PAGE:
AccountingWEB (AW) recently sat down with Technology Consultant Roman Kepczyk (RK) of InfoTech Partners North America to discuss successful ways that CPA firms can navigate through the confusing waters of technology planning today.
AW: Roman, thank you for joining us today. From your perspective, how does technology planning fit into the overall success of firms today?
RK: Virtually every business today is becoming more dependent on information technology to not only work more efficiently, but more importantly, to remain competitive in an environment of continuous change. Those firms that can envision where they want to be in the next two to three years and make a concerted effort to get there, will find themselves amongst the most successful firms of the next millennium. Technology must be integrated into the firm’s overall strategic plan.
AW: How do firms develop a budget for technology? How do those responsible "sell" owners on the need to invest so muuch in invest in technology?
RK: Too often, businesses spend money on technology without understanding what the expenditures are for, what the benefits to be received are, or how that technology will make the business more money-giving "tech" a bad or suspect name. We have found that educating owners on the benefits (and not speaking TECHnize) is the best way to successfully "sell" technology solutions.
AW: Who should be involved in implementing IT decisions?
RK: An integral part of strategic technology management is having the right people in place. We believe you need an owner involved, a technical visionary (usually outsourced to an integrator), your network administrator, and representatives from tax, audit, and administration.
AW: Creating a budget is critical. Is there a "rule of thumb" to help determine how much a firm should spend on technology?
RK: We believe that technology is an ongoing investment (usually 6-7% annually) and found that for owners to see it that way, we have to calculate the costs and pass them on to our clients within our billing rates, but track it separately. Many firms we work with track technology expenditures and either have it built into their billing rates or bill it separately.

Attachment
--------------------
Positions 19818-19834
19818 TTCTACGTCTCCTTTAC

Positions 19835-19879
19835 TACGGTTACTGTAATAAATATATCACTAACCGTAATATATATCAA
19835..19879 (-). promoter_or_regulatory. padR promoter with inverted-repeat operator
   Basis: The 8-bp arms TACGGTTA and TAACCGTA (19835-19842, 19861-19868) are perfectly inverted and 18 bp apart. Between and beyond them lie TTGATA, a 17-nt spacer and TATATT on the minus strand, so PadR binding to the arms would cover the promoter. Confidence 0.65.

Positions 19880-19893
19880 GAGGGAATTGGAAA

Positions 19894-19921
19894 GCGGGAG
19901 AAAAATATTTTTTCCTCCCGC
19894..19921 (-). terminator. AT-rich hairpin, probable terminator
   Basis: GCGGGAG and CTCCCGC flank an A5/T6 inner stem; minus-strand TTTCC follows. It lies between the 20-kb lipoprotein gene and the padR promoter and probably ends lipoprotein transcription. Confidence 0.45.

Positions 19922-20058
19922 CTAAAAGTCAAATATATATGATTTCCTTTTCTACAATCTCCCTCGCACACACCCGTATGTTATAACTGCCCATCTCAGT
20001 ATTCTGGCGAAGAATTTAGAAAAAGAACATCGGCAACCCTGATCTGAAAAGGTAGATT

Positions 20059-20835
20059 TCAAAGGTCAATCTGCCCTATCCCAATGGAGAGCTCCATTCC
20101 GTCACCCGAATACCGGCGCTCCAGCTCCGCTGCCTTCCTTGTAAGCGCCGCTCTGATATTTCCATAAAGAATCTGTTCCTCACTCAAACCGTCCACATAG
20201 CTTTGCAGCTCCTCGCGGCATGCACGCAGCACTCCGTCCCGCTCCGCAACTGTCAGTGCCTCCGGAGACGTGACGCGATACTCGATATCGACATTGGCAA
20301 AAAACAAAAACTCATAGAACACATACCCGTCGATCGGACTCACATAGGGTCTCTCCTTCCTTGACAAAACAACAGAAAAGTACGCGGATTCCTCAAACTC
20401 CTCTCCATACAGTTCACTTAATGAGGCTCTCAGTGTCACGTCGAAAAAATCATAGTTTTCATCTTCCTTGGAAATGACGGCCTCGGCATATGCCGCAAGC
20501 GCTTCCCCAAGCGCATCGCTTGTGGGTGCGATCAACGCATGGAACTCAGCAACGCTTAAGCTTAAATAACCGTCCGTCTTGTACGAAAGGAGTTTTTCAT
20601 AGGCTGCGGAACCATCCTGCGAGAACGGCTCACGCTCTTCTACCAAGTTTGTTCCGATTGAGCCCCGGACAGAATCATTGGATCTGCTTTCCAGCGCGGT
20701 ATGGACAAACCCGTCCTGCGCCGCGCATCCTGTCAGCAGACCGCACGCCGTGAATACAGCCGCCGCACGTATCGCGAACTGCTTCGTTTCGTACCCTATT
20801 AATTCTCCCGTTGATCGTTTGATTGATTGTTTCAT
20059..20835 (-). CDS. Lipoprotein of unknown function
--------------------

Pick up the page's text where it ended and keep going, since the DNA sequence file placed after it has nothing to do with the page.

AW: Is there any way to prove the value of IT to a firm?
RK: We have found that firms investing in technology and training seem to be the more profitable firms with revenue per full-time equivalent being over $100,000 and some as high as $160,000. We encourage our clients to find the measurable statistics needed to prove the value of IT (effective billing rate, profitability on engagements, etc.)
AW: Cutting costs is always an issue at a firm. How does this culture affect IT investments?
RK: Reducing technology costs should not be done by "thinning" projects or the quality of technologies implemented. Cutting 10% of a project often cuts more than 10% of the value of the project and is almost always counter-productive as bad or under-powered technologies can leave the firm "gun shy" from investing more (not to mention that it makes technology people look incompetent).
AW: Is there any way to "shave" costs of IT?
RK: We are against buying no-name technology or low-budget PCs. While saving money in the short run, it usually costs more in the long haul. There is a statistic used in the PC industry that states companies spend on average between $300-$400 to resolve each individual computer problem. If you have to fix a clone a couple of times more each year you have lost all your cost savings.
AW: Is it better to stick with one brand, or are machines generic enough these days to mix and match?
RK: Implementing and managing standards for hardware and software (such as only buying one brand of desktop and laptop and using the same operating system on all machines) can reduce the total cost of ownership by 26% according to
one Gartner Group study.
AW: Any other thoughts?
RK: Technology is a vital part of business today. Only by constantly analyzing these technologies and how they fit into the overall vision of where our business is going can we successfully implement it. This can best be accomplished by a combined team of management and information technology personnel, creating and implementing an evolving three-year budget that measures the benefits of their plan.
If you would like a sample budget template to help you get started, please email firstname.lastname@example.org